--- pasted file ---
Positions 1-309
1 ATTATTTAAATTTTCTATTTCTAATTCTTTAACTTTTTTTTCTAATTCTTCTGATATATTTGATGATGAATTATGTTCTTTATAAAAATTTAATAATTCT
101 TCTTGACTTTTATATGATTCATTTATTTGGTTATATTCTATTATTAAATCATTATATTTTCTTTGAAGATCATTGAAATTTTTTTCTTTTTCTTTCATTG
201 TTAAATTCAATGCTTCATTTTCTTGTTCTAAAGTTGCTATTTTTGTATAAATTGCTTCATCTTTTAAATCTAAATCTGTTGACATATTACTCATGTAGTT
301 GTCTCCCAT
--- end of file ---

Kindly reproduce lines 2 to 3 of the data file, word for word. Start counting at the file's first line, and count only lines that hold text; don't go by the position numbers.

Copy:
1 ATTATTTAAATTTTCTATTTCTAATTCTTTAACTTTTTTTTCTAATTCTTCTGATATATTTGATGATGAATTATGTTCTTTATAAAAATTTAATAATTCT
101 TCTTGACTTTTATATGATTCATTTATTTGGTTATATTCTATTATTAAATCATTATATTTTCTTTGAAGATCATTGAAATTTTTTTCTTTTTCTTTCATTG